The Remarkable Itzhak Perlman
You know the famous Rorschach test: the one that psychologists use where they show you an inkblot and ask for a response to it. I’m greatly simplifying, but it struck me that if the inkblot was replaced by a violin, the name of Itzhak Perlman would involuntarily jump out for many. That’s not just asking who the most famous violinist of our time is, but rather who synonymous with the instrument itself today.
This resounding identification with the violin has been rare and selective in history.
There was Paganini in the 19th-century of course, with his dazzling act that thrilled audiences just as Franz Liszt did on the piano. There were composer-violinists like the Belgian Eugène Ysaÿe or Spain’s Pablo de Sarasate – master performers recognized today more for what they wrote than how they played. There was the incomparable Jascha Heifetz, whose other-worldly virtuosity can be experienced through a huge discography that Perlman too worships, and Fritz Kreisler, whose uniquely personal old-world charm brought the violin from his heart to millions. (Apologies to Yehudi Menuhin, David Oistrakh, Nathan Milstein and other great violinists I haven’t room to mention).
But imagine all the violinists around the world – students, professionals, fans – and you can project with plenty of confidence that the name, sound and personality of Itzhak Perlman, today, is the natural response to what the violin is all about in the great concert literature for the instrument.
At 72, he’s covered a lot of ground in a career that has been inspirational, not only for his supreme violin playing but also the warmth of his personality. A Perlman performance is not only a love-in but an invitation to seek out more of this kind of elevation in a cluttered, angry world.
Itzhak Perlman was born in Tel Aviv to parents that emigrated from Poland in the 1930s. At age three, Itzhak heard a violin recital on the radio and decided to become a violinist. A toy fiddle gave way to a real one. Lessons followed and then a tragedy, for at the age of four years and three months he was stricken with the polio that permanently compelled him to use crutches. As he recovered he pressed on with his studies, refusing to let his infirmity get in the way.
Itzhak’s career began to bloom with concerts in Israel. In 1958 he was selected by Ed Sullivan to come to America and appear on the iconic “Ed Sullivan Show,” which we all watched on our rabbit-eared single-channel sets every Sunday night. After two appearances on the show in 1959, Itzhak decided to stay in New York and was soon joined by his parents. A concert tour of 20 cities in the United States and Canada followed, leading to a Juilliard scholarship where he was a pupil of legendary violin teachers Ivan Galamian and Dorothy DeLay.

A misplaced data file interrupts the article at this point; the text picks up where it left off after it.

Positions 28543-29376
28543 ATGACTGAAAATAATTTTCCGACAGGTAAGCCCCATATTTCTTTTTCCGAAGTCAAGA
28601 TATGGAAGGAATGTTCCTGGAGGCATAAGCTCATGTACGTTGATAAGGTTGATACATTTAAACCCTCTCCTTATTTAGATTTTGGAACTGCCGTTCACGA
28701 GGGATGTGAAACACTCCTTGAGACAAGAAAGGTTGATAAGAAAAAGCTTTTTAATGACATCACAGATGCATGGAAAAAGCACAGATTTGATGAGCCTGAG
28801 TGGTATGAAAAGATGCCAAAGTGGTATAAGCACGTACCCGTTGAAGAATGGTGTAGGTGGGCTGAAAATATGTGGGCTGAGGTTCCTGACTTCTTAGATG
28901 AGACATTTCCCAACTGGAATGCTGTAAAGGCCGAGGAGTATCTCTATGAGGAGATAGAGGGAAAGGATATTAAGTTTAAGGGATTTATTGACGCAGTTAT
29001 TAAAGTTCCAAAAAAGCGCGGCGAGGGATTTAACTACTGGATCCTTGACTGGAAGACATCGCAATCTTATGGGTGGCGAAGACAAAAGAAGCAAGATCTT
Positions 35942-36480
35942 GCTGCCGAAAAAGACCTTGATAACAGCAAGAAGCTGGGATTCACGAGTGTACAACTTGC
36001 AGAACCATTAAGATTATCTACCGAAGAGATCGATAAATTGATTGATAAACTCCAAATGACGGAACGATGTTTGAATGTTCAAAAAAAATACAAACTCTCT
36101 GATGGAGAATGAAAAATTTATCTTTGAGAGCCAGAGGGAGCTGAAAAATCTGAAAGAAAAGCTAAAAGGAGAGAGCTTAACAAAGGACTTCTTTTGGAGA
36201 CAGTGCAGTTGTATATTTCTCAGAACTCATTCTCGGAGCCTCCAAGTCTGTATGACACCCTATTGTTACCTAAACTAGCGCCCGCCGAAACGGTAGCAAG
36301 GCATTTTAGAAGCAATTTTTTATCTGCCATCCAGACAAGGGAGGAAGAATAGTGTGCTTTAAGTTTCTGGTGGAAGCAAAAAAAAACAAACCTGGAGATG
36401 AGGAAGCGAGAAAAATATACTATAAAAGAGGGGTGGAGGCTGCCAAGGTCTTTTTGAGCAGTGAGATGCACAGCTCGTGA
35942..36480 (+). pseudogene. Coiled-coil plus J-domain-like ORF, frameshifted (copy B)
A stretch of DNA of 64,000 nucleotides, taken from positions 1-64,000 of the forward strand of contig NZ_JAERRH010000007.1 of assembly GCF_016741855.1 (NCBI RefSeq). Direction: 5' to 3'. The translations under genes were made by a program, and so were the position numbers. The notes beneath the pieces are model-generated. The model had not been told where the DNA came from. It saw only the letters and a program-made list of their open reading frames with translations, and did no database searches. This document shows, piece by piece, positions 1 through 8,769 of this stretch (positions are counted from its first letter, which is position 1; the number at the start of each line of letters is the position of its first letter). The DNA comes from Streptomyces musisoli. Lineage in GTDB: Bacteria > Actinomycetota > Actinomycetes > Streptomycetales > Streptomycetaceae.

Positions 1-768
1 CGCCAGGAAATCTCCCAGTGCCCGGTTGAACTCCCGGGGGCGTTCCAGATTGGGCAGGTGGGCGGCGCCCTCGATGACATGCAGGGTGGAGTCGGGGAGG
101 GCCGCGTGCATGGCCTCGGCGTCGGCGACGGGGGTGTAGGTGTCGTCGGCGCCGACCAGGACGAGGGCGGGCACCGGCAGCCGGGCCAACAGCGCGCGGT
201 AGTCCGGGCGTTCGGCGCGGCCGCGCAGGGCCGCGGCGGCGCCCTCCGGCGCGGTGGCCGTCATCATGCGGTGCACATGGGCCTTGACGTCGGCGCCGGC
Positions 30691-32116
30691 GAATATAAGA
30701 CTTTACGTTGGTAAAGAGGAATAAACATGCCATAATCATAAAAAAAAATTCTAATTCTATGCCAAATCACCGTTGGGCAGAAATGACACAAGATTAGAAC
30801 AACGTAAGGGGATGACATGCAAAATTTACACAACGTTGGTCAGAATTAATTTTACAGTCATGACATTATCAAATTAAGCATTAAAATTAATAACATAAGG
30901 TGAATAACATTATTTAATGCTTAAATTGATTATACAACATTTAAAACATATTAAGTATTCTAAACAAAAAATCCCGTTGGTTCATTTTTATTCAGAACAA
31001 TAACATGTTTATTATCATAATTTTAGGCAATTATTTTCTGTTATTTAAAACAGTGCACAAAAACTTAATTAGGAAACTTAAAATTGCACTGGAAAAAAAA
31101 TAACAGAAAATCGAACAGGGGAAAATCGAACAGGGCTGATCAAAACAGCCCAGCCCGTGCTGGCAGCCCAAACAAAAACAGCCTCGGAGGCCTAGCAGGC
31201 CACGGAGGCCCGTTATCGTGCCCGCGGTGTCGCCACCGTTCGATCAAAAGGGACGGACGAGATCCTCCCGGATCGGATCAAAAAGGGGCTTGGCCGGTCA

Life is always full of challenges. I believe you’re never happy unless you’re consistently making challenges for yourself.
A solo debut with the National Orchestral Association went unnoticed due to a newspaper strike, so violinist Isaac Stern helped Itzhak out by introducing him to renowned concert manager Sol Hurok, who took on the young violinist thereby guaranteeing career momentum. Itzhak won the renowned Leventritt competition in 1964 over 19 contestants. This led to prestigious engagements with major orchestras. The ever opportunistic Ed Sullivan, too, had Itzhak back for two more appearances. Soon after, Itzhak appeared at the Winnipeg Auditorium and I was among the large audience savoring every moment. The career never looked back.
Like Heifetz and Kreisler, Perlman’s recorded legacy is mandatory listening for all who love the violin. All the basic violin repertory is self-recommending, as are the many collaborations with such artists as Isaac Stern, Pinchas Zukerman, Martha Argerich, Vladimir Ashkenazy and similar luminaries. I love Perlman’s klezmer romp In the Fiddler’s House, and of course his haunting playing of the John Williams theme on the soundtrack of the movie Schindler’s List, essential in experiencing the impact of this important film.
This will be Itzhak Perlman’s fourth WSO appearance. In 1972 he performed Prokofiev’s Second Violin Concerto; in 1973 the Brahms Violin Concerto, and in 1975 Alban Berg’s Violin Concerto. All were conducted by then music director Piero Gamba.
Itzhak Perlman performs Beethoven’s Violin Concerto in D major with the WSO on September 16.